Henry Gee Barnard succeeded his father on his death in 1815. He was married to Elizabeth Mary Barnard but they had no children. A number of papers in the collection relate to this generation. Henry Gee Barnard was a captain in the Scot's Grey and after he died in 1858 his wife remained at Cave Castle until her own death in 1872. She was actively involved in local education and various charities. When she died the estate passed to her nephew, Charles Edward Gee Boldero Barnard (b.1822), the son of Edward William Barnard and his wife, Philadelphia Wrangham. He immediately began restoration of Cave Castle including putting in gas. He married Sophia Letitia Barnard (see entry for U DDCV/54), the daughter of Andrew Godfrey Stuart of Lisdhu, County Tyrone, the younger son of the Earl of Castlestuart. Charles Edward Gee Boldero Barnard's two surviving sisters went to London to live together where they wrote wills together in 1882 and died in the same year as each other in 1893 (Hall, A history of South Cave, pp.29-30; Alec-Smith, 'Cave Castle', pp.55-6).
Charles Edward Gee Boldero Barnard and Sophia Letitia Barnard had three children: Sophia Isabel who was born and died on 14 January 1867, a son who was born and died on 25 April 1868 and Ursula Mary Florence who was born on 4 July 1869. Charles Barnard died in 1894 and Sophia Letitia Barnard died in 1910. She left her estate in the hands of trustees for her sole surviving daughter, Ursula, who lived at Cave Castle with her mother until that time. Ursula Barnard went on living there with a relative, Miss Stuart, but moved to Bournemouth in 1925, trying to sell the South Cave estate at that time. It eventually sold in 1938 when she herself died, the last in the Barnard line. The trustees sold all the art works, furniture and objets d'arts, just leaving Cave Castle to transfer into new hands. It has since had several owners and is now a golf club (Hall, A history of South Cave, pp.30, 34-5, 37; Alec-Smith, 'Cave Castle', pp.55-60).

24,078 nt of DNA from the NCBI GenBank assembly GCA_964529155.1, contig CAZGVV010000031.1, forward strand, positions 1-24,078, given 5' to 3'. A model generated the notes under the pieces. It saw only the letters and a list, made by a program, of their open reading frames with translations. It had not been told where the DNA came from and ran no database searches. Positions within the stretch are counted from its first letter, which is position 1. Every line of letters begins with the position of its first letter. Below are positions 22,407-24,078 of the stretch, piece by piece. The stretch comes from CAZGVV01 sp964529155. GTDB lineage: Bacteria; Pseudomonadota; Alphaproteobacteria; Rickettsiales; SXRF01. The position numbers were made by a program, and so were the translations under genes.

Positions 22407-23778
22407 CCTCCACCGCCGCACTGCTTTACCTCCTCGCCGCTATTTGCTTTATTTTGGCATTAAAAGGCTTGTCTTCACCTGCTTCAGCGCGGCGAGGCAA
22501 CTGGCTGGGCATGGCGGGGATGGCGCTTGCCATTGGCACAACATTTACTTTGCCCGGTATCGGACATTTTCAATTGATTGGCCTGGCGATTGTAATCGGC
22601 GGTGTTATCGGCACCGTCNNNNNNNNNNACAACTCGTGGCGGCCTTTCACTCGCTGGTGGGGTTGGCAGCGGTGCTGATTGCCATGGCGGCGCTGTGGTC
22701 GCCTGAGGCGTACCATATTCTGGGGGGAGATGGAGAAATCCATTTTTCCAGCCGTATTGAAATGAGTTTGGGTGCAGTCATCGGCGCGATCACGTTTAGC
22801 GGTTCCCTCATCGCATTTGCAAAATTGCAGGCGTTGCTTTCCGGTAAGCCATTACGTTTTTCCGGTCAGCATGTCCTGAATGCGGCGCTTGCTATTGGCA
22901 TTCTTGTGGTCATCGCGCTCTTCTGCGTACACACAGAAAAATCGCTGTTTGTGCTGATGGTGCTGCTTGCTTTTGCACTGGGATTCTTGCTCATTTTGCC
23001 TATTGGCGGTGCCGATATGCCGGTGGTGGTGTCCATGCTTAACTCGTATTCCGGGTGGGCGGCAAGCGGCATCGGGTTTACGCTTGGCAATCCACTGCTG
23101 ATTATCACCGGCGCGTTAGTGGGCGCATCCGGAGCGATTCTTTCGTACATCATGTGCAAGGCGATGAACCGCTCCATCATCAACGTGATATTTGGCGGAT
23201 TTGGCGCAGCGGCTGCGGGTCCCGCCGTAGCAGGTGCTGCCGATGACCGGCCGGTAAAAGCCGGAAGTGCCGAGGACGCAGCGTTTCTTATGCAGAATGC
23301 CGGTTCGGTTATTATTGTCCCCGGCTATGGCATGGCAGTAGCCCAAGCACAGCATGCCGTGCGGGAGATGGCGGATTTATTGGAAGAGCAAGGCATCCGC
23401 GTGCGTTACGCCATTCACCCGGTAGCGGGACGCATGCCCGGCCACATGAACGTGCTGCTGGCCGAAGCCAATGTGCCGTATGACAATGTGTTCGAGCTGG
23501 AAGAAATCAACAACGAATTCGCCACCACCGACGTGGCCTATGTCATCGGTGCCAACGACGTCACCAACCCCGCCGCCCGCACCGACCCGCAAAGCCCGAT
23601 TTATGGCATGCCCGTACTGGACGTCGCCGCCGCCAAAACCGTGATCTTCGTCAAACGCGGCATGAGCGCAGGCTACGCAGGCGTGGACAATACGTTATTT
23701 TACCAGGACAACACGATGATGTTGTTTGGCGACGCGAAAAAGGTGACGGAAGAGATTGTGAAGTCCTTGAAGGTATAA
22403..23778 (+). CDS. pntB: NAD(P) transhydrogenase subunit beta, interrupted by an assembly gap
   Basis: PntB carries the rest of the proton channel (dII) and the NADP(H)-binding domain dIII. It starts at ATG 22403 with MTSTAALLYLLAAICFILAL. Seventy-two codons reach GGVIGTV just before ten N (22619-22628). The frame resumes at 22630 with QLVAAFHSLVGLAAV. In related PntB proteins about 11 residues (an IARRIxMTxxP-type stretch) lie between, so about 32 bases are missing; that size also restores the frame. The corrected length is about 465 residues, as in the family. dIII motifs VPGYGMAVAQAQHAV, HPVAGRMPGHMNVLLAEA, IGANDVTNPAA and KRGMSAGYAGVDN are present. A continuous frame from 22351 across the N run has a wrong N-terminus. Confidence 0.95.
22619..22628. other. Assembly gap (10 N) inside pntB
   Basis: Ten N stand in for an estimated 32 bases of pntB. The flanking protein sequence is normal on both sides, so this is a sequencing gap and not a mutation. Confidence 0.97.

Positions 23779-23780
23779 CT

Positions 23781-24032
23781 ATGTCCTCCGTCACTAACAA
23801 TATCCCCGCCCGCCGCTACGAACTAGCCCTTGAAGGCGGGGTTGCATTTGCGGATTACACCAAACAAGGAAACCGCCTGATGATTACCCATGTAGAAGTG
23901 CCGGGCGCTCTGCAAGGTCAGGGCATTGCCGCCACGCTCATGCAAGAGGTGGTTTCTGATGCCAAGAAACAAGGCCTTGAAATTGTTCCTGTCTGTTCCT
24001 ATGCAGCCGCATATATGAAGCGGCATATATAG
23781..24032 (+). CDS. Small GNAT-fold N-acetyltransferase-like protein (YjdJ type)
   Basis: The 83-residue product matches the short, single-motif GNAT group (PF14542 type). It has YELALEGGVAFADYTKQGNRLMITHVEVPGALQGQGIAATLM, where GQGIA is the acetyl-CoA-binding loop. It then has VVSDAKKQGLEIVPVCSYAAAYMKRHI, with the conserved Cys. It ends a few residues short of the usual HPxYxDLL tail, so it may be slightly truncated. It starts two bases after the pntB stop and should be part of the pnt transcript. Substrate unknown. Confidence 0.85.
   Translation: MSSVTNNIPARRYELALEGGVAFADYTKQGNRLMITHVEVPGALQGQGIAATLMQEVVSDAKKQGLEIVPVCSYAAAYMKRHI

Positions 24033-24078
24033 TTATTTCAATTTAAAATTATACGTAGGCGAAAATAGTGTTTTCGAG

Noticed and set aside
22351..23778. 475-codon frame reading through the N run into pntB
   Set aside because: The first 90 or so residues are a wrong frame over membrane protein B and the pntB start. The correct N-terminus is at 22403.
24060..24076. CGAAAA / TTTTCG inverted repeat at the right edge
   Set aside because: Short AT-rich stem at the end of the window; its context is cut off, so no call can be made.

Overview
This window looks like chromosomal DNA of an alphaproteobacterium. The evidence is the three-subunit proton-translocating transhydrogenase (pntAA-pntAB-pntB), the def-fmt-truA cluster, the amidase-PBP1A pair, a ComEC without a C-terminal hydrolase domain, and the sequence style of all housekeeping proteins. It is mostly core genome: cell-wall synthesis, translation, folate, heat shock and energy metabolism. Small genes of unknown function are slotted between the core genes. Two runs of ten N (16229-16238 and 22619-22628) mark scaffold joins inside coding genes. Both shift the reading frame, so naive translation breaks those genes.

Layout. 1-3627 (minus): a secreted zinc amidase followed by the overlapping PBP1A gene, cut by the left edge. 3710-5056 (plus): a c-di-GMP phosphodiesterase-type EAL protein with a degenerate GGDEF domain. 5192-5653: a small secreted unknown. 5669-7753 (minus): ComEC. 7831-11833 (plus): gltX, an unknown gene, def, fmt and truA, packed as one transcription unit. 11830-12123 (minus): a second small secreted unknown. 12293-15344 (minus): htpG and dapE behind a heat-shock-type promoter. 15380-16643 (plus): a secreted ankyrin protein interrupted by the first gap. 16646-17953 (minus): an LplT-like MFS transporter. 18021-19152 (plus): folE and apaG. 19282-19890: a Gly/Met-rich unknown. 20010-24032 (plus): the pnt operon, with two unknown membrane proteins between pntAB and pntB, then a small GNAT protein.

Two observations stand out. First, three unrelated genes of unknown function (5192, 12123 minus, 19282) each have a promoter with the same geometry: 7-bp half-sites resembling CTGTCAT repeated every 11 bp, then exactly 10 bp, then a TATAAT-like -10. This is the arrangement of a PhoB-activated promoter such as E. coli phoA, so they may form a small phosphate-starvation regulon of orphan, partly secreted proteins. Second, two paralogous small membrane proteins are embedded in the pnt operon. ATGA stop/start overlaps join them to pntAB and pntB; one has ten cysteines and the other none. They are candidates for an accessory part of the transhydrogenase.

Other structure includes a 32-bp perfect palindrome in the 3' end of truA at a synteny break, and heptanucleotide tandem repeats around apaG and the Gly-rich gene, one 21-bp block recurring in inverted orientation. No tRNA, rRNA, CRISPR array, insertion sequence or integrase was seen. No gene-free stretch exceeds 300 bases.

More than perhaps any other East Riding landed family the Barnards transformed the rural landscape into which they bought. Cave Castle is a determinedly unique piece of architecture being baronial on a grand scale. In the late 1790s Henry Boldero Barnard left his mark by designing and building a Market Hall in the Market Place with a school above it. A systematic programme of rebuilding in one half of South Cave turned the village there into a mock-Tudor, almost model-village with very distinctive half-timbered houses which still exist today (Pevsner & Neave, York and the East Riding, pp.700-1).
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Donated by Joy and Charles Boldero, Dereham, 8 December 1998